Jonathan: We will come back to that perhaps in a moment. What about things like salary surveys, what about where you have got a third party which is collating information, HR they'll get a website link or whatever it is, how much are you paying for this sort of role what is the range? How much of a problem is that?
Bernardine: I do twitch sometimes around these salary surveys and I am afraid this is a typical competition lawyer's answer Jonathan. It all depends. If you have got a large cohort of market players and there are a number of alternative agents who would do such surveys I think that is much less problematic and probably OK than a situation where you have got very limited players in the market - I don't know -things are as rare as hen's teeth, AI specialists for example, where you have got a very, very limited players in the market limited cohort of would be employees, then I think that could become quite problematic and also if everybody is knowingly going to that one or two agents and necessarily those agents become a conduit for that inappropriate practice.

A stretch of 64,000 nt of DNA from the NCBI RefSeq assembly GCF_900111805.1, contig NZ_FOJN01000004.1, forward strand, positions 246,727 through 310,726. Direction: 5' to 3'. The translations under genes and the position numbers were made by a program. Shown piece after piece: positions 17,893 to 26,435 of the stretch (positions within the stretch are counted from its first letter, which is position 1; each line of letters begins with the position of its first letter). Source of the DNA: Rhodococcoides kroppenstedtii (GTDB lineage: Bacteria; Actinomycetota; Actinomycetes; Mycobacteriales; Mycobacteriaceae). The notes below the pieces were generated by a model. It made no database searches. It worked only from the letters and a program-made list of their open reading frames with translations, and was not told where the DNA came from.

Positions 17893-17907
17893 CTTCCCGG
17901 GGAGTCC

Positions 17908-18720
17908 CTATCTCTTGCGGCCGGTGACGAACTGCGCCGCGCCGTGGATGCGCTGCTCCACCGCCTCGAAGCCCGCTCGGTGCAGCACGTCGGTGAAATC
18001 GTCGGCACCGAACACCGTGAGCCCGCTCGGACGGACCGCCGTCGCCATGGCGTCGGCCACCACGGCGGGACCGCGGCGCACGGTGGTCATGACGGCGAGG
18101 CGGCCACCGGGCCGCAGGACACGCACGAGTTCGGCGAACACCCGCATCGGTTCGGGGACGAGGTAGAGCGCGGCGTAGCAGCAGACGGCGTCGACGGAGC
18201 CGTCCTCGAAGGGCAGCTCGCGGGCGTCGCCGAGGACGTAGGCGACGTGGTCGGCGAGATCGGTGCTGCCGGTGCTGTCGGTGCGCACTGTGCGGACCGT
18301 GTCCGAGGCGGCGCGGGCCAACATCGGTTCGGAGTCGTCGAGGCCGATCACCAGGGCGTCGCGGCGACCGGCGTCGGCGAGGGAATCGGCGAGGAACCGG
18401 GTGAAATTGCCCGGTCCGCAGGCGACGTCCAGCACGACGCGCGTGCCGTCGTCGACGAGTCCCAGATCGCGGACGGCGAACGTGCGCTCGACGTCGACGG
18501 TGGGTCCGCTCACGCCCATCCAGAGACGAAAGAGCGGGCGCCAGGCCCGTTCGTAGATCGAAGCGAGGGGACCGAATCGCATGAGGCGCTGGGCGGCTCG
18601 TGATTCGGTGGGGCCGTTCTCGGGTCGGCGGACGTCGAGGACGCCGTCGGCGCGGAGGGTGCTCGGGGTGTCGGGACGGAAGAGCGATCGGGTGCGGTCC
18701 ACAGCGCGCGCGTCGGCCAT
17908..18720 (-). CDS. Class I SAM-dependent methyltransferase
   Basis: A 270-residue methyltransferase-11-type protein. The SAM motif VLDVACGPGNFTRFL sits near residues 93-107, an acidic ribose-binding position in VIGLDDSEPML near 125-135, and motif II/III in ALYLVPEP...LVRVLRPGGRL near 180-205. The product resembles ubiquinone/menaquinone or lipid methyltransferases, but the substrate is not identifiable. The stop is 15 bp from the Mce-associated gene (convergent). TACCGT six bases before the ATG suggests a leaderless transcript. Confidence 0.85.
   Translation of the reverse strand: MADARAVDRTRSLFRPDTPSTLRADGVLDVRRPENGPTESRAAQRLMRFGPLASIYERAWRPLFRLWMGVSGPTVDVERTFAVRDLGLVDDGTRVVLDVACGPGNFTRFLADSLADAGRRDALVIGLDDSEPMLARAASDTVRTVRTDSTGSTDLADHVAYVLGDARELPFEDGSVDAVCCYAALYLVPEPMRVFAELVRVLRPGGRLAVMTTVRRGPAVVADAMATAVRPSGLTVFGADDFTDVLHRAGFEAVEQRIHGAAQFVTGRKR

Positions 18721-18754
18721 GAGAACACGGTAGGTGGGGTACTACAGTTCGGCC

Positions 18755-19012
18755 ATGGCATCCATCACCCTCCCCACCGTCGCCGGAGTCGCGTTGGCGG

Jonathan: And is it also true that you determine it by job grade? Let me give an example because everything depends, so let's help with the depends. So, you have got say law firms, maybe 200 commercial law firms, and there are a couple of organisations for their own promotional reasons I think one of the accountants does a survey, one of the recruitment consultants does a survey, so for law firms generally, that is OK?